2011 Orange Prize Shortlist

Here are the finalists for the 2011 Orange Prize. Surprisingly, I’ve already read two of the six (the ones with links below). I’ve read an exceprt from The Tiger’s Wife and wasn’t a fan, though I note that many many many people are praising it. I have no interest in reading Room or The Memory of Love, and know little about Grace Williams Says It Loud.

  • Room, by Emma Donoghue
  • The Memory of Love, by Aminatta Forna
  • Grace Williams Says It Loud, by Emma Henderson
  • Great House, by Nicole Krauss
  • The Tiger’s Wife, by Téa Obreht
  • Annabel, by Kathleen Winter

Of the two I read, I think I liked Annabel more as a story, but I think Great House touched deeper and was written better, if not to great cumulative effect. I suppose, then, that I’m rather indifferent to the prize this year.

11 thoughts on “2011 Orange Prize Shortlist

  1. Winter and Forna were my two favorites from the longlist, so I am not complaining. I’m not a Room fan either, but understand those who are. I have the Krauss on hand because of your review, but know from that that it will take a particular reading frame of mind for me to appreciate it.

    The Obreat is one of those novels where I think I have to wait for the hype to ease before I decide whether to try it.

  2. I was a Room and Tiger’s Wife out of the three from that list I’ve read (I really feel strongly about Great House–I think it failed as a novel, overall.

    My vote would have to be with Tiger’s Wife however. That is a book I will be talking about and recommending for sometime. The story and the language transported me into unfamiliar territory, and ultimately, touched me the most.

  3. Right, I am definitely in the minority here. Of the six novels, I’ve read three and disliked each of them. I swore I wouldn’t read Room but then did. I found it creepily compelling at first but then it just fell apart. I also read Great House, which I found seriously annoying and blogged thus:
    and I read The Tiger’s Wife, which left me wondering, considering all the hype the book has received, “is it me?” I blogged on it:

  4. Liz: If you are in the minority, I think I am there with you. We agree on Room, and your thoughts on Great House and The Tiger’s Wife might be enough to convince me to leave them unread. I know, I’d be abandoning Trevor if I skip Krauss, but I can’t let him sway me all the time (cf. A Visit From The Goon Squad).

  5. I tried The Tiger’s Wife, which did my head in, and I gladly abandoned it after 50 pages or so. I need add nothing to the Room comments! Wasn’t Swamplandia in the longlist?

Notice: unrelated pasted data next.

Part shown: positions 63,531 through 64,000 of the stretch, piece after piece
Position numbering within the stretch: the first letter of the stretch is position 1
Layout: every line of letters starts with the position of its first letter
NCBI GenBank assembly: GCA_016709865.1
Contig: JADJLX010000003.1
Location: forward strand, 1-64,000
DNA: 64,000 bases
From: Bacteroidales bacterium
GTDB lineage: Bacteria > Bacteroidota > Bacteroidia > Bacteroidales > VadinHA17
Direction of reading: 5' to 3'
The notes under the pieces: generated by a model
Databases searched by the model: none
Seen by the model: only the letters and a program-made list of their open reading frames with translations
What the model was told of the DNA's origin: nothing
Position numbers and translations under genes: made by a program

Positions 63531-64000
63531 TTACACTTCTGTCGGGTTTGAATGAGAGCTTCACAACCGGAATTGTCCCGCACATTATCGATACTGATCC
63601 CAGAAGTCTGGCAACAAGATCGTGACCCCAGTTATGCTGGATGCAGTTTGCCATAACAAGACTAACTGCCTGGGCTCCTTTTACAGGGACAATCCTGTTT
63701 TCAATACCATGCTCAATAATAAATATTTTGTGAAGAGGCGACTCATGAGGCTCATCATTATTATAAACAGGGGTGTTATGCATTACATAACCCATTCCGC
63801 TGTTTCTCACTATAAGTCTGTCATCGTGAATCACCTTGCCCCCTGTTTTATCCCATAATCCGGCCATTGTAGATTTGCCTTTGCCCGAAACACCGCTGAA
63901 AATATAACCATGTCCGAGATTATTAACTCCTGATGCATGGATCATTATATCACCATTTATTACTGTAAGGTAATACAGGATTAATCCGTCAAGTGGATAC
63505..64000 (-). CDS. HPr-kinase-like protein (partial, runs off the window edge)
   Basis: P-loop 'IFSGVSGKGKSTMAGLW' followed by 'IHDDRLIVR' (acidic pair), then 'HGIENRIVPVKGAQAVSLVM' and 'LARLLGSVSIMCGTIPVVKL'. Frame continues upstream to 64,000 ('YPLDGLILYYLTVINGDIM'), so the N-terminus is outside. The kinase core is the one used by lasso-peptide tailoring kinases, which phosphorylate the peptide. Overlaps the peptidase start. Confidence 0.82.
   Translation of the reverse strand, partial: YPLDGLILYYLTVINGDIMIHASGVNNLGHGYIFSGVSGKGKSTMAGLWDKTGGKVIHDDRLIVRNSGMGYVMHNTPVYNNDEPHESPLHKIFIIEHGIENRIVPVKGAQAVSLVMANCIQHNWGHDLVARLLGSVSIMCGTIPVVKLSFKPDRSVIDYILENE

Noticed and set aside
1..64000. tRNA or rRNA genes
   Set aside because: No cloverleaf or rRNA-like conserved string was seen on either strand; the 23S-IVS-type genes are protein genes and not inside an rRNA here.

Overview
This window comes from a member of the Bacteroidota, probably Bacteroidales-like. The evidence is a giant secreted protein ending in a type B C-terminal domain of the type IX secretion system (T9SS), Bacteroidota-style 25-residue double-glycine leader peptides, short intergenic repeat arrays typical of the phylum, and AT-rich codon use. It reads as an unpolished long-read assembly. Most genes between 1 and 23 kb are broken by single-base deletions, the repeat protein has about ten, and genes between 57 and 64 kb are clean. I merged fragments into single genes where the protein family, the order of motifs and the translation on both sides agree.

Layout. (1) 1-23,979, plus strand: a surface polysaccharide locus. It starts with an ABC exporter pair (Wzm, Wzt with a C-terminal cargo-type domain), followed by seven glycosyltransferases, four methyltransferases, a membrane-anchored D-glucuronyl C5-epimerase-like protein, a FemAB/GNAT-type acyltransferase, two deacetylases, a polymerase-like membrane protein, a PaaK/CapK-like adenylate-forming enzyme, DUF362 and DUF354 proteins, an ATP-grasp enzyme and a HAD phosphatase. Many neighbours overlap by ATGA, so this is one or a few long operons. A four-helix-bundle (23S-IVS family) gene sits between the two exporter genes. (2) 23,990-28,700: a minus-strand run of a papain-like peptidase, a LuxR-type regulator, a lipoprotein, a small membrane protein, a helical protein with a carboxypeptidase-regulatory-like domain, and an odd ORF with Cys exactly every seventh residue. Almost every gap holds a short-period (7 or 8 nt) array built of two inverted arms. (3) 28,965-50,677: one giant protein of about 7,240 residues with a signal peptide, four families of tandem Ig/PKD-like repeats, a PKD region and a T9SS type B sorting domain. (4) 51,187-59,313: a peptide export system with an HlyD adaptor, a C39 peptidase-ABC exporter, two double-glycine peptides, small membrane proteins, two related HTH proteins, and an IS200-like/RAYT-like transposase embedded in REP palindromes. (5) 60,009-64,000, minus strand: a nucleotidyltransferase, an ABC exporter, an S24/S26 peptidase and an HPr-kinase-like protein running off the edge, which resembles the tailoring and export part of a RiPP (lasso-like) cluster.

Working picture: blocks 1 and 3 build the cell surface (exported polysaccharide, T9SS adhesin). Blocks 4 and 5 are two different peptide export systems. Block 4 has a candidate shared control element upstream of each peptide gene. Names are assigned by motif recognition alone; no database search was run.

6. Well now, David Abrams, whose praise turned me to Alan Heathcock (whom I will praise on here in due time), has major praise for The Tiger’s Wife:

    January Magazine has posted my review of The Tiger’s Wife by Tea Obreht. To say that I liked the book is like saying “sipping chilled wine and eating French pastries while floating on a raft in a swimming pool on a butter-warm day under robin’s-egg-blue skies as your poolside wife reads The Wall Street Journal aloud, reciting the rising numbers of your stocks, while on the other side of the lawn the members of the London Philharmonic you’ve hired for the day play your favorite Strauss waltz” is just an “okay experience.”

    Yes, I loved The Tiger’s Wife.

    It might just be the most finely-crafted novel I’ve ever read. Ever.

    For the first time since I read the excerpt in The New Yorker, I’m interested. And I must say that I really enjoyed Obreht’s piece published in The New Yorker last year. Hmmm, undecided.

  7. Well, I didn’t finish it to be fair…though such gushing praise prompts predictable thoughts such as: should I have? I genuinely found it annoying for some reason. I’d be happy to find I was way off the mark at some point in the future. But I just can’t see the issues that put me off being resolved…

  8. Well, if I like it, it will be a nice counter to my general disappointment with Karen Russell’s Swamplandia! (which was on the longlist, Lee). I really like Russell’s short work, but was disappointed in her novel. Perhaps it’ll be the other way around with Obreht (though I did quite like “Blue Water Djinn”).

  9. Well, Lee, the folks at Random House are swift: I just got the email saying it’s on its way. Here’s to hoping it’s at least half as good as David Abrams says! Might be a while before my review pops up here, as I have read much more than I’ve had time to review this year, but I’ll do my best.

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